At the heart of a market economy is the act of spending. No one can earn income unless someone decides to spend. Sharp changes in the total amount of spending in an economy can cause severe problems. If spending falls, income falls and the number of people unable to get a job can increase. If spending grows too quickly, consumer prices are likely to rise, which can cause distress to people living on fixed budgets.
A large part of the economy is devoted to making it easier for people to spend. Consumer choice is wide in New Zealand – policy reforms in the late 1980s increased shopping hours, increased access to imported goods and increased the availability of credit to households.
Communication technology has created new ways to buy and sell goods, leading to online shopping sites such as New Zealand’s popular Trade Me website, and new forms of payment such as EFTPOS (or debit card cashback) and the online use of credit cards.
In 1987/88 private consumption spending by households worked out as $17,860 per person (in 2007/8 dollars). Twenty years later, it was $24,459, an increase of 36.9%. This figure suggests that young people had significantly more spending choices in the 2000s than their parents two decades before.
The government pays close attention to spending in the economy as a whole, and tries to ensure its decisions about taxation, and its own spending, do not disrupt spending growth.
Between 1989 and 2009 the Reserve Bank of New Zealand regularly adjusted monetary policy. It aimed to keep the level of total spending close to the country’s capacity to produce. It raised domestic interest rates when it judged spending was growing too fast, and lowered interest rates if it judged spending growth to be too slow.
The type of spending is also important. People spend for personal consumption, but they also invest money in things like new factories, transport systems or broadband technologies that may help generate new incomes.
Spending can be done by government, or, if it cuts taxes, private citizens get more to spend. People can choose to save money rather than spend it.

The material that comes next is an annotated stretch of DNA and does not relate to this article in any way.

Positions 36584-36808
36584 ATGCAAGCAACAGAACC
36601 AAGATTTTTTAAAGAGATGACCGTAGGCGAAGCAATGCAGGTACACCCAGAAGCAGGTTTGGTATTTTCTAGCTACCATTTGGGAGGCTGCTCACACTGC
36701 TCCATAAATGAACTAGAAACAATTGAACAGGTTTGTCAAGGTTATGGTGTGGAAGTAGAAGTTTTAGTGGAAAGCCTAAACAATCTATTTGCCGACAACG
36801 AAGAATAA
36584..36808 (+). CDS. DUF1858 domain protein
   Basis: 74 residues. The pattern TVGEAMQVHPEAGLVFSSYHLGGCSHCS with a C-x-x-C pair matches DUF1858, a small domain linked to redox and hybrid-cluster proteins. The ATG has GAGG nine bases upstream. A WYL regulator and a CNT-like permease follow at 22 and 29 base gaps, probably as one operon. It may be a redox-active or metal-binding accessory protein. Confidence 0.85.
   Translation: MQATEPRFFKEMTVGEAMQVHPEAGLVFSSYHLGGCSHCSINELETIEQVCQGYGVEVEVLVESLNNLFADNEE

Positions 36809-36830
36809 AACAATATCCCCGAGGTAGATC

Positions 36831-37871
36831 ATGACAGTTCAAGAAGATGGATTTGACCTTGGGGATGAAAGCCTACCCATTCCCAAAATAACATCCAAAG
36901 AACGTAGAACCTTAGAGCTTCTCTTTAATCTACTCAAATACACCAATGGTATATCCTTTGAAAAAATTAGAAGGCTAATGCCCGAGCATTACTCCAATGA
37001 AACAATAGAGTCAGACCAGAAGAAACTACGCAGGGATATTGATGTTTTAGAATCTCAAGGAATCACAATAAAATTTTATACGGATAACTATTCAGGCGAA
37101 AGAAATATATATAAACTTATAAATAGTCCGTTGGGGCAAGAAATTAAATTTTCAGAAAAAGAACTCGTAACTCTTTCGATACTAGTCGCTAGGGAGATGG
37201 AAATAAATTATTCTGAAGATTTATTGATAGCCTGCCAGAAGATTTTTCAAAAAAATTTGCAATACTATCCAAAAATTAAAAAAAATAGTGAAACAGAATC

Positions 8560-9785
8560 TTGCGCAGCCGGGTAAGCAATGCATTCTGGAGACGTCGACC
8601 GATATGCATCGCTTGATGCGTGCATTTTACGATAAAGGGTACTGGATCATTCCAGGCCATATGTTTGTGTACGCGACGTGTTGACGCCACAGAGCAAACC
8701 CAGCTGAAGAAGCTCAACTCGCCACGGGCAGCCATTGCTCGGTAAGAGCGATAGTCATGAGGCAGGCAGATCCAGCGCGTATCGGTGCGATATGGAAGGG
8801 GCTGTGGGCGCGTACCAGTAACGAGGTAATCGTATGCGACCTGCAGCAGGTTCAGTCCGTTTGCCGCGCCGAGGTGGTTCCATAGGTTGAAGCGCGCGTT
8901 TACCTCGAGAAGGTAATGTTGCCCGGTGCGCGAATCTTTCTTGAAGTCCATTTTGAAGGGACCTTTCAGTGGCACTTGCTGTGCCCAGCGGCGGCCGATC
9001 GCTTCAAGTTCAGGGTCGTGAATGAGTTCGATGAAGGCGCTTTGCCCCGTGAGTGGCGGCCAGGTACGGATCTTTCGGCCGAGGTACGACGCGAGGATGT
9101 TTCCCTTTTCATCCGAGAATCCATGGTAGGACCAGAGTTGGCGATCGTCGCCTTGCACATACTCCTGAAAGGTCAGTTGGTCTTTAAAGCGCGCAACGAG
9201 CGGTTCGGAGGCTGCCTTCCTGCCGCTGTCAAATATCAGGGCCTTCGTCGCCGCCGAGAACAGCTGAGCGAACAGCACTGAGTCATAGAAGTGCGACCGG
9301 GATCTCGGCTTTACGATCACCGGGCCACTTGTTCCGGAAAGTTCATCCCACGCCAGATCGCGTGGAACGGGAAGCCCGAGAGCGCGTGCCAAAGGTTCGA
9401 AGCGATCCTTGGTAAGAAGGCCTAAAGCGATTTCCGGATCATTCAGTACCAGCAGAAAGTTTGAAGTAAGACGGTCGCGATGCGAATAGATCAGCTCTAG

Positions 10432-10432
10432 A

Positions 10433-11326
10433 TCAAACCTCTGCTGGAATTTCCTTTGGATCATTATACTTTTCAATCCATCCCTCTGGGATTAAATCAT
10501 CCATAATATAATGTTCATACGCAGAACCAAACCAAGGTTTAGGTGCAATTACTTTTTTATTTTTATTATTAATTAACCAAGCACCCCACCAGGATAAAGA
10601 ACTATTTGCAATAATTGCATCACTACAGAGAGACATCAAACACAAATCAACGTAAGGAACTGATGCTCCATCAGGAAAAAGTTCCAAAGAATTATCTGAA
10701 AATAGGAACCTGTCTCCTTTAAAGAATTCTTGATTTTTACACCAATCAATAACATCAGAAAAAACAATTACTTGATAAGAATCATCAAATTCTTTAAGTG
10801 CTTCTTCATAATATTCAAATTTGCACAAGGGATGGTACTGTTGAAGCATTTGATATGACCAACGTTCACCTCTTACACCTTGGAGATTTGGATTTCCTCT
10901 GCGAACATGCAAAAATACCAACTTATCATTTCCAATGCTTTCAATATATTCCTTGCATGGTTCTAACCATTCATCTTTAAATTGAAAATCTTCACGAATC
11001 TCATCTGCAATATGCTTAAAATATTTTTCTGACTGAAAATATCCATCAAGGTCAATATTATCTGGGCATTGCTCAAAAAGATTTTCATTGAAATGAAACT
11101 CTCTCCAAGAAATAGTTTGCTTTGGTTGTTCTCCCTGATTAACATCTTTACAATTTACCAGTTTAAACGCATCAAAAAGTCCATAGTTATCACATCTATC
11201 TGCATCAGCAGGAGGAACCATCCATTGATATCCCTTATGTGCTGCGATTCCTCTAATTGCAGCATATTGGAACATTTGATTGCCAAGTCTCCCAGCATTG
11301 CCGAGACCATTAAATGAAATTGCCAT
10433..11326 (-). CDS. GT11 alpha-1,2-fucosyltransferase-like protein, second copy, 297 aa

Public and private spending
In 2008 the largest category of spending was private consumption spending. This included household spending on items such as food, clothing, transport, education and recreation, as well as the cost of housing. Private consumption was 58.8% of gross national expenditure in 1987/88, and 57.9% in 2007/8.
In the 2000s total government consumption was much lower than private consumption – about one-third of the level of private spending. Government consumption included spending by ministries, departments, offices of Parliament and Crown entities (including the Accident Compensation Corporation, Transit New Zealand, the New Zealand Fire Service Commission, public schools and hospitals) as well as spending by city councils, district councils and regional councils.
Government consumption did not include spending by government trading organisations such as power companies, as these traded like commercial firms.
Fixed capital formation
Spending on investment is also significant. In New Zealand private and public gross investment includes ‘fixed capital formation’ – spending on new buildings, new motor vehicles, new plant and machinery, roading and land improvements – and the construction of new homes. It does not include spending on replacing assets that have worn out and are no longer productive.
Fixed capital formation expands the capacity of an economy to be productive, and is an important source of economic growth.